|An excerpt from One Hundred Birds Taught Me to Fly, by Ashley Mae Hoiland. Available here.|
One humid summer afternoon, Remy got to missing his dad, who was in Japan doing fieldwork. After searching around the house, I found him in the backyard sitting on a rock and crying tears that were so sincere and alone that I immediately cried right along with him—out of both empathy and also a sense of joy that he, after a mere five years on this earth, was able to feel so deeply for someone else.
Because I was crying, I was short on words, but I carried him inside to an overstuffed chair and let his little heaving body fill in every space on my stomach and chest. We stayed there for a long time without speaking while he calmed—he seemed to want to melt right into me until any hurt he felt was gone.
I had already been thinking a lot about bodies and the spirit, but that moment brought new clarity to my abstract ideas and tentative conclusions. My body is home to my children. I lie between my children each night while they fall asleep, and they reach out in the dark and stroke my face or reach for my hand. It’s like the reaffirmation of both their place in the world and their place in a larger plan, as they run their tiny hands across the familiar and tangible landscape of my body. My body for them is a manifestation of home, and home is what the spirit has always felt like for me.
There have been times in my life, more than I’d like to admit, that I’ve spent copious amounts of thought and energy trying to rearrange the home of my body. Roughly pushing furniture around with dissatisfaction, barging in with the latest trend, sitting at the window wishing my home was anything other than what it was. I think, like many, I’ve been harsh to my body, spoken unkindly to and about it.
In high school and college, I quickly learned that what my body looked like was actually important; my social survival felt like it depended on it in a culture where dating and marriage felt directly equated with self-worth. My body didn’t always live up to my expectations though, or often to those of others, and I found myself fighting a banal war hoping for my body to be something other than what it was—read: skinnier.
Watching Thea move through the world with almost comical confidence has shifted my paradigm. Since she has been around, I slowly, one step and one day at a time, began reclaiming confidence in my body. I feel fierce in protecting her confidence, and I’ve learned in order to do that I have to protect my own. I’ve learned that in order to be an efficacious woman with any sort of spiritual power, I first have to love my body.
I want to love the place that is home to my spirit and home to my children. As I held my crying son, his head pressed up against the place where my heart beats, his legs wrapped around a belly I at one time despised for not being flatter, I felt a communion consecrated by the peace I’ve found with my body. I stopped worrying about remaking it into the perfect arrangement.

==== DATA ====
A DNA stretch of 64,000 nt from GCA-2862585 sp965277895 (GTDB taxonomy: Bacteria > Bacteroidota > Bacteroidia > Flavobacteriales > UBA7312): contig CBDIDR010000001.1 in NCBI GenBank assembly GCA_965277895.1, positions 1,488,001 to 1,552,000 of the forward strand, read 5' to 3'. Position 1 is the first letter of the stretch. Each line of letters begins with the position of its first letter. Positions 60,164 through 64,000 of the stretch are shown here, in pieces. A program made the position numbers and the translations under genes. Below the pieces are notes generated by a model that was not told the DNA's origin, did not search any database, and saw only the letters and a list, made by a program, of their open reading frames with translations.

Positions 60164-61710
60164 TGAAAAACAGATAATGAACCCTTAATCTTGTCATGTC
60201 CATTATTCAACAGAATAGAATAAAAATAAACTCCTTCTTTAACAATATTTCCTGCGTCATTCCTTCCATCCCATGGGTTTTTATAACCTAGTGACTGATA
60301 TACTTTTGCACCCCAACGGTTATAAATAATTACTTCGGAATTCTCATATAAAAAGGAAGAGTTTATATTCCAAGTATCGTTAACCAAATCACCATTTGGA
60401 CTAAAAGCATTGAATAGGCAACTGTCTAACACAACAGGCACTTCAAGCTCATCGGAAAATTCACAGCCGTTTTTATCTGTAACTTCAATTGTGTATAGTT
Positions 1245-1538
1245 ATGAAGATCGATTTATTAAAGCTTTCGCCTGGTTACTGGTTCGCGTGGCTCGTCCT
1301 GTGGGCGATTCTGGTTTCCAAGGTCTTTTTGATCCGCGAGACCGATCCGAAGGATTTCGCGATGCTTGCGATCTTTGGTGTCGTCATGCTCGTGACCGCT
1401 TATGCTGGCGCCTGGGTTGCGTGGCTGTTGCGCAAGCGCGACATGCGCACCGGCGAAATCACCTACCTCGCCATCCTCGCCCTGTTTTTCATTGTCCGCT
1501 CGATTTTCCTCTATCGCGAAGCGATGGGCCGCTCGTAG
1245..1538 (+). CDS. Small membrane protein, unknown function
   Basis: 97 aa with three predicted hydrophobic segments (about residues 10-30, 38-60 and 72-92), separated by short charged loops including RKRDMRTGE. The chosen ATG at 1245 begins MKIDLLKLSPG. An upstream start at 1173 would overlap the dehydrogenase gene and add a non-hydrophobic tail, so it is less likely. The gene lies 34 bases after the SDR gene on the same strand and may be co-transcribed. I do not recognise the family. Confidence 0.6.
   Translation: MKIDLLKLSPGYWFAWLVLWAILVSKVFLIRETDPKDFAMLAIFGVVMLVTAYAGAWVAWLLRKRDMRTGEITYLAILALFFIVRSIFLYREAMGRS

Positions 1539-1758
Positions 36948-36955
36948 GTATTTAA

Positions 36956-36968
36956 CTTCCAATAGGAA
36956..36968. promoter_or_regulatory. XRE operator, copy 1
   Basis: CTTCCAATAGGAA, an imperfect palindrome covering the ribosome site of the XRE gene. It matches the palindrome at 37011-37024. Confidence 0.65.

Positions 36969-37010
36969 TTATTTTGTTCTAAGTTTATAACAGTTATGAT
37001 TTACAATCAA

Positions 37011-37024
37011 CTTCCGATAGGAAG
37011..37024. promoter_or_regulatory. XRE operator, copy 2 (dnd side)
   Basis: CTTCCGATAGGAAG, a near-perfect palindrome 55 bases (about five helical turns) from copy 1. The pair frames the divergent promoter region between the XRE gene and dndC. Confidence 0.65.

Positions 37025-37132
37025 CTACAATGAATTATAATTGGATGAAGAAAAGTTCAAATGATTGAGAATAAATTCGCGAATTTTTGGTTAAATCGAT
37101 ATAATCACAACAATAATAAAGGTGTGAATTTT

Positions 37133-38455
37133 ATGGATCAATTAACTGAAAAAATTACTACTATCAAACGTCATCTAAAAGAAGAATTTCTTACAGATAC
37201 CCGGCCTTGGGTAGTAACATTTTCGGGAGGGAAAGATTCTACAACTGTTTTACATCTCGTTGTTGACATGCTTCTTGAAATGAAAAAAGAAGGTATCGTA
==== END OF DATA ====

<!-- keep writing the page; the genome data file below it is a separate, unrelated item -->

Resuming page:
It is not just the maternal characteristics that make my body an important and vital spiritual vessel, though. The bodies of my friends who don’t have children have been places of respite for my children and me, again and again. It is also not just the feminine that makes a body home. I still remember the feel of Carl’s hand in mine when I was in labor—his touch kept me grounded to the earth, his body my peaceful home for that time. I watch my children run into the arms of my friends or nestle into their laps to read a book. They find serenity in the safe place of another’s body.
As a kid and teenager, the phrase “the body is a temple” did not resonate with me because the real temples I knew felt so stark and ordered and white. When I stop and listen to my body, it is wild like a meadow or a secret mountain lake. It is not stark—it is not slight. It is full with the curves of my grandmothers and great-grandmothers. It is full with life and thousands of experiences worth remembering. For so long, it didn’t quite fit the model I assumed it needed to in order to be beautiful or valuable. The idea of trying to make it a temple felt abstract, and it felt so far from where I was.
But now, a temple to me just means home. Temple means a place of rest from the world. Temple means fullness and complexity, a hope for better things along with acceptance, even if things do not get better than they are now. That day with my crying son, for the first time in maybe ever—initially for my children and then for me—I recognized this body of mine as a temple.